McCain = Gore, without the benefits

Originally uploaded by johnvierdsen

Years ago, a political operative told Vierdsen, “There are two sure-fire slogans in politics: ‘It’s time for a change‘ and ‘Things have never been better.'” Well, Sen. John McCain is caught between a rock and a hard place on both counts.

In 2000, Vice President Al Gore tried to run on both, succeeding at neither. The situation now is that it is time for a change, and for most Americans, life is worse than in 2004, and even worse than it was in 2000. That should be a bad thing for the Republican nominee.

The most absurd part of the ’08 presidential campaign has been McCain acting like he’s a change agent. Let’s see: the Republicans have held the White House for the past eight years, and among those years, held the House of Representatives for six years and the Senate for about five years. So, why should the American public believe that a Republican senator with 26 years in Congress and a 90 percent voting record with George W. Bush is going to bring “change?”

Answer: He won’t.

But, because the voters don’t back Bush or his policies anymore, McCain is forced to run like a change agent, and is in a similar position to Gore, but without the benefits. In 2000, President Bill Clinton had good poll numbers, but the public was tired of him, even if they liked how things had been going. Hence, they knew it had never been better, but they were ready for a change. Gore fucked it up.

McCain, on the other hand, has a much tougher row to hoe. He has to try to be the change agent, even though he’s been in national politics since 1982 and is of the governing party.

Unfortunately for him, it’s not making it across. After the convention bump, McCain’s numbers have been trending down and, within two weeks, Sen. Barack Obama will regain his leads in places like Virginia and New Hampshire, solidify his leads in Minnesota, Wisconsin and Michigan and may take the lead in North Carolina.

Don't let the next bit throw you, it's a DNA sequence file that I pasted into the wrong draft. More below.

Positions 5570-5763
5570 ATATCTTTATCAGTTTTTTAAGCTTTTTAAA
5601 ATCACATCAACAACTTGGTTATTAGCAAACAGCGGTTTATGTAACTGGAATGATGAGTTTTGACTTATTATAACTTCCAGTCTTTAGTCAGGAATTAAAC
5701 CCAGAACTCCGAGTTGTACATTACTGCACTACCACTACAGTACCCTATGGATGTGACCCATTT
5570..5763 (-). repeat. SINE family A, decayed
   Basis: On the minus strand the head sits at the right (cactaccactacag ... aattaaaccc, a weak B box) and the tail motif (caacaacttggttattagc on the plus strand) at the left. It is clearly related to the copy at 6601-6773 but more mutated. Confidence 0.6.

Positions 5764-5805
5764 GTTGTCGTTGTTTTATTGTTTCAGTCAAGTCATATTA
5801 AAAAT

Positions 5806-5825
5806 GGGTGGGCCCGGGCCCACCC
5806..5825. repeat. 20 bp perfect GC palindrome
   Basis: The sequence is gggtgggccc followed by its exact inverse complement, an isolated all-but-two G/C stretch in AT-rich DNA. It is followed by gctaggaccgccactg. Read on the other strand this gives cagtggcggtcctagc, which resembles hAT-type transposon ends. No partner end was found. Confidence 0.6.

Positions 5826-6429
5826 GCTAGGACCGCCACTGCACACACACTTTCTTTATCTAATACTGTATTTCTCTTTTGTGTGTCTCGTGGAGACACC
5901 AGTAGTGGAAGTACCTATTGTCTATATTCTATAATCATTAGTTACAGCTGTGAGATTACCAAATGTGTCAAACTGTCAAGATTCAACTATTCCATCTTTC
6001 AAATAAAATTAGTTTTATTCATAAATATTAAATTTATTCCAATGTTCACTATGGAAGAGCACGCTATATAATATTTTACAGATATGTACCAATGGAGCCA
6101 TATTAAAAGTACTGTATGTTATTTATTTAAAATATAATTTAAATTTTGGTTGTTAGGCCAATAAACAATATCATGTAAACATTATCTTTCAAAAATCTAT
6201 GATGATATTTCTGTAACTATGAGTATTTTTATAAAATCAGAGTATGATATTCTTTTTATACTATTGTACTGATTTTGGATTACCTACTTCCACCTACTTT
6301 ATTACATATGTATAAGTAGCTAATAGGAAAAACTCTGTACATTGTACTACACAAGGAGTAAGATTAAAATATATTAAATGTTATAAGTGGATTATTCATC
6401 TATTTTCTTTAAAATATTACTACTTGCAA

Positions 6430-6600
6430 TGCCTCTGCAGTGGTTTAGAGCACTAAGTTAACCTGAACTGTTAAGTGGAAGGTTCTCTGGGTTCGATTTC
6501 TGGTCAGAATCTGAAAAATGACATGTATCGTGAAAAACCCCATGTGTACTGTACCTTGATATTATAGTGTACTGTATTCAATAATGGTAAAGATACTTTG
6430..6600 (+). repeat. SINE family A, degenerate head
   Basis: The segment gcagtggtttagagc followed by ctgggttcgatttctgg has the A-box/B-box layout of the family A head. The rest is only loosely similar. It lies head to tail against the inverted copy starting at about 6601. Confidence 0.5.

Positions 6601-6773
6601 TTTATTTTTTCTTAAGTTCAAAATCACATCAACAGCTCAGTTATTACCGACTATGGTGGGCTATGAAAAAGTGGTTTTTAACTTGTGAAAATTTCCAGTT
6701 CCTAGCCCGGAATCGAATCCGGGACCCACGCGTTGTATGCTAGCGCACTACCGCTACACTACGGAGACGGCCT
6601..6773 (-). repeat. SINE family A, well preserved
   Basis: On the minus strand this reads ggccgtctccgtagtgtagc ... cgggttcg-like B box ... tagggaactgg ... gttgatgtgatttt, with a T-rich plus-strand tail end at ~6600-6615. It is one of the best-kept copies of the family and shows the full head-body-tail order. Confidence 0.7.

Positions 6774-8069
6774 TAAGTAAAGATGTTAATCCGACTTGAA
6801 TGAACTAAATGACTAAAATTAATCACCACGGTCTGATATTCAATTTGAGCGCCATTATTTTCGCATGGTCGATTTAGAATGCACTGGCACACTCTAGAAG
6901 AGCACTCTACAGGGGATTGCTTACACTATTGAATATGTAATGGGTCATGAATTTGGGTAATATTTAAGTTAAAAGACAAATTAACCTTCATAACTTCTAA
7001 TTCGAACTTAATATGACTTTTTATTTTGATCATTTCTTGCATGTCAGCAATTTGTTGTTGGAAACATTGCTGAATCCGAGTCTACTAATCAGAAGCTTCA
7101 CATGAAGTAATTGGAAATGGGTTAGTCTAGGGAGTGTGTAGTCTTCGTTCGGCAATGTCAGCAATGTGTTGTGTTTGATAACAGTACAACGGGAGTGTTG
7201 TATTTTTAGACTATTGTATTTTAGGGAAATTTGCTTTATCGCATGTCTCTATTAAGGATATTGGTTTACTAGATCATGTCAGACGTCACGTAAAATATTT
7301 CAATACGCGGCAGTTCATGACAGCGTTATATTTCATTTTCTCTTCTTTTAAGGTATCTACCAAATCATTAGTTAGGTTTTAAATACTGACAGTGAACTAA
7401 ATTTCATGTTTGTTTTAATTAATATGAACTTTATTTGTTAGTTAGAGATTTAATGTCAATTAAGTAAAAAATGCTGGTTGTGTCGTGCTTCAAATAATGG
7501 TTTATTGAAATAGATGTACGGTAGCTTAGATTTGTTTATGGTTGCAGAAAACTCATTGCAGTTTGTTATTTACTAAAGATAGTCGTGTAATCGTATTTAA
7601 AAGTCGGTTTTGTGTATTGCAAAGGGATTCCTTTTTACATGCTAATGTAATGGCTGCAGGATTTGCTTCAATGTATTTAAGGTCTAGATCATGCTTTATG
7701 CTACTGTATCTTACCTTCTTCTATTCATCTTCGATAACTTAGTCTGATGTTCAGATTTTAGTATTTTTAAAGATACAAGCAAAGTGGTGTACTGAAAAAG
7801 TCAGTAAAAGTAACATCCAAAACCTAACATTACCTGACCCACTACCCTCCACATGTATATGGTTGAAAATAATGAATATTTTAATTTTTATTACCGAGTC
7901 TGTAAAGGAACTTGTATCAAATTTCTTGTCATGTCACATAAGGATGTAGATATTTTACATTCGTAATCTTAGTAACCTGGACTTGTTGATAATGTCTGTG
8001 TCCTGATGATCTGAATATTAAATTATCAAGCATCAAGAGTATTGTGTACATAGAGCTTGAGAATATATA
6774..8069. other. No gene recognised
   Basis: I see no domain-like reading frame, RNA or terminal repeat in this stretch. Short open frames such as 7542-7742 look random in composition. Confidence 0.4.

Whatever bullshit McCain speaks, he can’t get away from the fact that it isn’t going well now, and that his party has been in power. The whole reason he got the nomination was that he shook off the “maverick” label to embrace Bush’s policies and the bigoted views of people like the late Jerry Falwell. Now, he wants to say that, after embracing everything he eschewed, he’s back to being McCain 2000? Nah. Not buying it. And, according to the polling trends, the American public isn’t buying it either.


4 Responses to “McCain = Gore, without the benefits”

  1. September 18, 2008 at 11:12 pm

    hmm…I can sort of get your point, but pointing McCain at someone as liberal as Gore still sends a smaller message. You’d actually be better off comparing him to someone more right.

  2. September 18, 2008 at 11:17 pm

    John’s point is that McCain is a bad candidate, to the point of incompetence. He’s willing to say or do anything to be president, and he’s severely hamstrung by the fact that his party has been the one that has fucked things up for the past eight years. It has little to do with actual policy and more to do with the effects those policies have wrought. If Bush and the Republican Congress’ policies had given us a budget surplus, peace and economic expansion (see: Bill Clinton, Republican Congress [1995-2000]), McCain would be in the clear.

  3. September 18, 2008 at 11:30 pm

    Also, for what it’s worth, Vierdsen’s first vote was for McCain in the 2000 Virginia GOP primary. John really liked the 2000 McCain (hell, he probably would have voted for McCain over Gore in the general), but not so much the ’08 version.

  4. 4 coelder
    September 18, 2008 at 11:39 pm

    great article and site! my good friend just did a compare contrast piece on the two candidates. pretty intriguing.

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